Year Established: 2011 Start Date: 2011-03-01 End Date: 2012-02-29
Total Federal Funds: $20,000 Total Non-Federal Funds: $43,296
Principal Investigators: Emily Elliott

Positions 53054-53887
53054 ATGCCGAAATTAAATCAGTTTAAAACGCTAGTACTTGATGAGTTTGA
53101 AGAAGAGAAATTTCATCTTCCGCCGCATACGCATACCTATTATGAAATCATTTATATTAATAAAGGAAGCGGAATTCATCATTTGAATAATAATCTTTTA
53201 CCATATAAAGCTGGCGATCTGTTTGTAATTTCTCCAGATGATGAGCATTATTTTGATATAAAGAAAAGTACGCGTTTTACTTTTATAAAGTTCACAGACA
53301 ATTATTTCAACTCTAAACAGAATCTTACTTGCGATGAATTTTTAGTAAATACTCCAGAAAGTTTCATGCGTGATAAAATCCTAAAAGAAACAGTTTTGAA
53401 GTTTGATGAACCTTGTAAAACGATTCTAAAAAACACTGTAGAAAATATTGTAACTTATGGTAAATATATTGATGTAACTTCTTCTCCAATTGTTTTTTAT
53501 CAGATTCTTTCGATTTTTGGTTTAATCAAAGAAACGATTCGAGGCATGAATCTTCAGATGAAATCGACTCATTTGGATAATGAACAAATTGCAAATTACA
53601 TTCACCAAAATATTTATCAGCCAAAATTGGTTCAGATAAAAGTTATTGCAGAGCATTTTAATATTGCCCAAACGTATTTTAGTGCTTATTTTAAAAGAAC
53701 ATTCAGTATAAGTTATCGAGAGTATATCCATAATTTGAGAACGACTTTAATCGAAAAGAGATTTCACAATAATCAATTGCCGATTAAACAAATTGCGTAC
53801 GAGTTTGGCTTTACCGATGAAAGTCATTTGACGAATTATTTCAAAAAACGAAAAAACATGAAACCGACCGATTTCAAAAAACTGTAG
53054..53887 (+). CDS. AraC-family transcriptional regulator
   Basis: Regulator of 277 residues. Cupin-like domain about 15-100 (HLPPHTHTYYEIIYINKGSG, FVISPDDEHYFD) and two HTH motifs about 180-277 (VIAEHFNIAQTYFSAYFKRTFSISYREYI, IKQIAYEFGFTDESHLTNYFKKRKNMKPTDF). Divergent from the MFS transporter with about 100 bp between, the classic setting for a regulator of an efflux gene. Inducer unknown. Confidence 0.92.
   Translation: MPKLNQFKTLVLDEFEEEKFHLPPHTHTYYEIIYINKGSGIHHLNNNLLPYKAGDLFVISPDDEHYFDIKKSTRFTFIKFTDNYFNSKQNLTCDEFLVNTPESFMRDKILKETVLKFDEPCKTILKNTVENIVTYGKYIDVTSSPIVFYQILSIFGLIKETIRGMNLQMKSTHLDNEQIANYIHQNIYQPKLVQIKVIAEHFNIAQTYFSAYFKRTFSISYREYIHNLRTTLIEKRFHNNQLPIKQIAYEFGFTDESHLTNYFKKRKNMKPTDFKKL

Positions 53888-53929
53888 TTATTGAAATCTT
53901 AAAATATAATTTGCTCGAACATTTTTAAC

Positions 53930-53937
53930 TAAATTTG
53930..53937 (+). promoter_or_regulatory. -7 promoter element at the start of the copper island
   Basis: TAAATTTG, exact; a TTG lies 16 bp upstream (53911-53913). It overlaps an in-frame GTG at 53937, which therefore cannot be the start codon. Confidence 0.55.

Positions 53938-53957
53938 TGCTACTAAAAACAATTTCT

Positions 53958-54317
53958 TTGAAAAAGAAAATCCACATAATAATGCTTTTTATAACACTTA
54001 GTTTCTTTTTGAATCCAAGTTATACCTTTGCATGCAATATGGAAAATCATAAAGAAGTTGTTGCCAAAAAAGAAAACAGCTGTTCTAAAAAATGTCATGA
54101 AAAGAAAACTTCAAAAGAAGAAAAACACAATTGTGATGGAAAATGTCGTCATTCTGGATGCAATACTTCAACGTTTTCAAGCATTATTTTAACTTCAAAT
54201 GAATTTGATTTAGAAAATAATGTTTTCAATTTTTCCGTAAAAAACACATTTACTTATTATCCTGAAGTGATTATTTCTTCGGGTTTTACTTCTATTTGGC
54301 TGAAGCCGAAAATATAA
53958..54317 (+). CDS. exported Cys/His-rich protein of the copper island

Abstract: Excess nitrate contributes to the overall degraded quality of streams in densely populated, human-engineered regions, compounding existing problems of pollution in urban landscapes. Urban centers, such as Pittsburgh, potentially contribute significant amount of nutrient pollution to large river systems, via concentrated emissions from industry, vehicles, electric generating utilities that burn fossil fuels, and human-produced sewage. In densely populated urban systems, the relative contributions from multiple nitrate sources form a complicated mixture that is difficult to unravel with simple concentration chemistry. In this study, our objective is to further investigate nitrate sources and dynamics in to an urban stream using triple nitrate isotope systematics, coupling traditional, mass-dependent nitrate isotopes (del 15N and del 18O) with a unique tracer of atmospheric deposition (mass-independent delta 17O of nitrate) to evaluate sources and dynamics of nitrate pollution. The proposed research will be the first of its kind to use the mass-independent tracer of atmospheric nitrate to examine the role of atmospheric inputs to urban water quality. The proposed research is focused on analysis of samples collected from Nine Mile Run (NMR), an urban stream in Pittsburgh, Pennsylvania (Figure 1). In 2006 a restoration of NMR was completed at a cost of over $7 million dollars, but streamwater quality monitoring was not part of the restoration. Triple nitrate isotope analyses will be completed on baseflow (sampled bi-weekly from April 2007-2009) and stormflow samples (summer and winter of 2008 and 2010) in order to determine sources of nitrate in streamwater from each sampling location. Utilizing the triple nitrate isotope method on baseflow samples from each site will help us to determine the spatial and seasonal dynamics of nutrient inputs, the relative contribution from different sources in the watershed, as well as source of pollution. Additionally, we will use the triple isotope method to analyze water sampled during high-flow conditions. This will allow us to compare nutrient loads and sources during low and high flow regimes. It is difficult to improve water quality without understanding the relative importance of potential nitrate sources to urban streams. When combined with data from other urban streams, this study will contribute significantly to our understanding of nutrient pollution in urban waterways.